Shared Medical Appointments
A series of consecutive individual clinical consultations delivered in a supportive group setting, where all can listen, interact, and learn.
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What are shared medical appointments?
SMAs are a series of individual medical consultations in a supportive group setting, where all can listen, interact and learn. SMAs are an evolving way of managing long-term conditions in primary care. An SMA is both an individual consultation and an opportunity for participants to share experiences and knowledge.
Shared medical appointments are different to, and should not be confused with, group education sessions.
Shared Medical appointment British Society of Lifestyle Medicine. Video describes ‘what is a group consultation’ (SMA)
What are the benefits of shared medical appointments?
Patients receive professional expertise from the provider combined with first-hand information from peers, resulting in more robust health knowledge.
Patients have the opportunity to see how the physicians interact with fellow patients, which allows them to get to know the physician and better determine their level of trust.
Patients learn about disease self-management vicariously by witnessing others’ experiences.
Patients feel inspired by seeing others who are coping well.
Patients feel less isolated after being part of an SMA, which can help them feel more confident managing their illness.
Group dynamics lead patients and providers to develop more equitable relationships.
Providers learn from the patients how better to meet their needs.
What are the different types of shared medical appointments or group visits?
There are four main types of SMAs:
1. Programmed shared medical appointments (PSMAs)
PSMAs are a series of individual medical consultations, in a supportive group setting, that also provide educational input on a specific topic. A good example is a diabetes-focused group, which allows patients with diabetes to come together regularly to listen, interact and learn from each other, and which provides a good opportunity for a facilitator with extra training in diabetes to educate the group using a lecture or discussion format.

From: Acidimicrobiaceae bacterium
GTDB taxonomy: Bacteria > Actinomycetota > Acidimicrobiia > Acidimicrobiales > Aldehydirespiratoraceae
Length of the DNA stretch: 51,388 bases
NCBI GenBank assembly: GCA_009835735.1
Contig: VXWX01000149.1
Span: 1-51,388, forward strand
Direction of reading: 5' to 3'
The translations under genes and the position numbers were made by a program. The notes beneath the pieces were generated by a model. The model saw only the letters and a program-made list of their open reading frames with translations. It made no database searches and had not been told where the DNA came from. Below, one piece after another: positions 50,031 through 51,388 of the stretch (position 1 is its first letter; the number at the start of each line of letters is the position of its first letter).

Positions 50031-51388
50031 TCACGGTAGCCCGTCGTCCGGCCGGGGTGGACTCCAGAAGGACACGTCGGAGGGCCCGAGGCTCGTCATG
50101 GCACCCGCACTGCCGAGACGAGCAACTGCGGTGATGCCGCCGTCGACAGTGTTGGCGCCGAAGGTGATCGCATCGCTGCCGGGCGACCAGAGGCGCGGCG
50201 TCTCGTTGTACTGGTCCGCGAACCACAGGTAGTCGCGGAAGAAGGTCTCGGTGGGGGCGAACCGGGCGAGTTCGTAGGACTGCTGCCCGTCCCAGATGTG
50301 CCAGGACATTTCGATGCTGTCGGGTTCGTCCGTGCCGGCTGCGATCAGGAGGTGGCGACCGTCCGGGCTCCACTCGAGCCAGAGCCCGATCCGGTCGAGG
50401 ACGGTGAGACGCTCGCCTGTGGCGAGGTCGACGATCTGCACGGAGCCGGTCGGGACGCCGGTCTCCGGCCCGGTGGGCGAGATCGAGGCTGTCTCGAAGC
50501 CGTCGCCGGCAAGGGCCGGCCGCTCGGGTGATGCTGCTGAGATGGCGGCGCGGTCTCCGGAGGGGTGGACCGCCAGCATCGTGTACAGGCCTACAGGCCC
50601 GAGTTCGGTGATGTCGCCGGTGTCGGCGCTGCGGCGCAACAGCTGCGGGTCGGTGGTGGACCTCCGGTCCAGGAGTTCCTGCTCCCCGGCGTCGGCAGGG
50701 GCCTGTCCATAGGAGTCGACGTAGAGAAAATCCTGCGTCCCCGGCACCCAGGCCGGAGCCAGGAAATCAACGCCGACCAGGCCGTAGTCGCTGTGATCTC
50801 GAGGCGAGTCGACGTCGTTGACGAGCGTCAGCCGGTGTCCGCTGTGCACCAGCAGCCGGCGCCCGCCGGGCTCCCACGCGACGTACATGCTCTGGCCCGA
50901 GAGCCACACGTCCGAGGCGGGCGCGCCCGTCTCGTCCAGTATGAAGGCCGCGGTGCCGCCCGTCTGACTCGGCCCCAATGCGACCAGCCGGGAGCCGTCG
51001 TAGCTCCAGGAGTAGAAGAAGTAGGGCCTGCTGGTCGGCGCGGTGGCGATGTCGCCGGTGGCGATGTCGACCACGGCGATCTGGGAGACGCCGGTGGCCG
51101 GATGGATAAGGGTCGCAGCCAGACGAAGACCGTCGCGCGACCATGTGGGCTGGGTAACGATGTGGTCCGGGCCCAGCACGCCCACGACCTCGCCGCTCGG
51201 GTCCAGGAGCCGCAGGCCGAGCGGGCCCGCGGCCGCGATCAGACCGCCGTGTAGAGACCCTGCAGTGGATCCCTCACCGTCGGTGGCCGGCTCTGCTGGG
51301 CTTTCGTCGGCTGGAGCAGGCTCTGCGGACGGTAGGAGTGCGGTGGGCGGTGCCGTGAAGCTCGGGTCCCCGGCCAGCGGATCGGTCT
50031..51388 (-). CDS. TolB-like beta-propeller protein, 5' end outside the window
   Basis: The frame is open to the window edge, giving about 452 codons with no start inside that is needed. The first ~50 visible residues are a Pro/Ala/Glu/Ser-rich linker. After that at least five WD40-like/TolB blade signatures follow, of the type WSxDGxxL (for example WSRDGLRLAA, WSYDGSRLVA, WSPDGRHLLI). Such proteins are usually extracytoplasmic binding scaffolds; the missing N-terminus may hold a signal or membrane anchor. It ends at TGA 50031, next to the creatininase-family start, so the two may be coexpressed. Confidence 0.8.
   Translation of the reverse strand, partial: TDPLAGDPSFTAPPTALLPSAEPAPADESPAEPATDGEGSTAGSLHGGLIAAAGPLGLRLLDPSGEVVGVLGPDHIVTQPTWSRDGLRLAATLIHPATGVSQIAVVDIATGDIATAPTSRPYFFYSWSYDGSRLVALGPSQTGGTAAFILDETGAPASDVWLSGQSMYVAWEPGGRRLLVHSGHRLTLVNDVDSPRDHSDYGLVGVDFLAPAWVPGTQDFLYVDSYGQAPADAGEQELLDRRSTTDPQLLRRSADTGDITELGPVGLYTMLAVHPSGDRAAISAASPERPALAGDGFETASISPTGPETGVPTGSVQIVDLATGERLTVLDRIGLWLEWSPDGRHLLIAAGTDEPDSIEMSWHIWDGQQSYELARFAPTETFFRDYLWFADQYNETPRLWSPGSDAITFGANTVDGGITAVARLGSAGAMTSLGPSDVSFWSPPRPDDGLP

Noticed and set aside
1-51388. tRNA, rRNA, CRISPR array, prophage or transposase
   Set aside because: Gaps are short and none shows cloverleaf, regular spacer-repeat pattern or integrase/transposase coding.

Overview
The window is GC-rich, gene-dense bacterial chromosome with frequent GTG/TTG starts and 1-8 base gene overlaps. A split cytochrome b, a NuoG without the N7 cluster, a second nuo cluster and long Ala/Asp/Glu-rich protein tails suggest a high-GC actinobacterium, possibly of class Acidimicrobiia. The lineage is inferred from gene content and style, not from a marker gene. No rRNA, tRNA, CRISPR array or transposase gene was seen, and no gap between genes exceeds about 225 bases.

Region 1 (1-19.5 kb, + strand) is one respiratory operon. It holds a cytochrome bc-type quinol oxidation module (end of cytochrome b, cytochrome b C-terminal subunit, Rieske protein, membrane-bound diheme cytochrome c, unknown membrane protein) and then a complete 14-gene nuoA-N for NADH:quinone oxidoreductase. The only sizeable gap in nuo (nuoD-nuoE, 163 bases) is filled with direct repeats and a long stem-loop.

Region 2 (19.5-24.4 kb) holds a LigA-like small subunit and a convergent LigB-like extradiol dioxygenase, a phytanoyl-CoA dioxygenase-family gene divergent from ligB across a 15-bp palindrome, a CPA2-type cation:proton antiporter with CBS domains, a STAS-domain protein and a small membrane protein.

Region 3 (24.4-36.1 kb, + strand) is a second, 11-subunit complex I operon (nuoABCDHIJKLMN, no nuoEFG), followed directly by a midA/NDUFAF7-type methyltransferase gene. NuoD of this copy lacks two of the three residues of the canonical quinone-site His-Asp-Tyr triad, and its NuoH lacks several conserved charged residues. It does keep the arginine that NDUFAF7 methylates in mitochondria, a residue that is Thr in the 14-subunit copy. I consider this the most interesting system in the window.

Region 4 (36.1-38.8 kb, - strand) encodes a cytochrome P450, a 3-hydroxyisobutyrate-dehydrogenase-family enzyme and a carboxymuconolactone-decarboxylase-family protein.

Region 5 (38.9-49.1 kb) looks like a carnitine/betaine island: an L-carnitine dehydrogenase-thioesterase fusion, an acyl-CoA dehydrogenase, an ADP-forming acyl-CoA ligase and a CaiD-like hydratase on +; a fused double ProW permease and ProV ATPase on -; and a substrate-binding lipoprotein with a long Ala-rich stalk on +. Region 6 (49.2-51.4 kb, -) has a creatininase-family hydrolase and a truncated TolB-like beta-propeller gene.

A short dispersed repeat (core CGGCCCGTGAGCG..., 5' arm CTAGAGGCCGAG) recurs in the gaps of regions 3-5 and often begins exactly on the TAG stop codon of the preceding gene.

In this video, John Stevens describes how a PSMA runs in his practice
An example of a PSMA - Australian Lifestyle Medicine group weight loss for men:
2. Individual or one off SMAs
Patients are invited to one off session that is either topic based or set up as part of a rolling programme for annual or quarterly reviews.
3. Drop-in group medical appointments (DIGMAs)
DIGMAs can involve heterogenous groups with a range of medical problems. They are conducted at a standard time each week to reduce waiting time and make acute care more accessible. People learn from hearing each other’s experiences, can start to see common risk factors, eg. effect of smoking, obesity etc on health, and the value of healthier lifestyle choices such as keeping active and healthier eating for most health conditions. They can also pick up a range of self-care skills they can share with their whānau, eg how to manage skin infections, the treatment and prevention of gout or recognising that a chronic cough isn’t normal.
4. Virtual Shared Medical Appointments
Virtual SMAs are a virtual space where one-to-one consultation take place as part of a group. The format of a virtual SMA and an in person SMA are similar. Read more.
What is a typical format for shared medical appointments or group visits?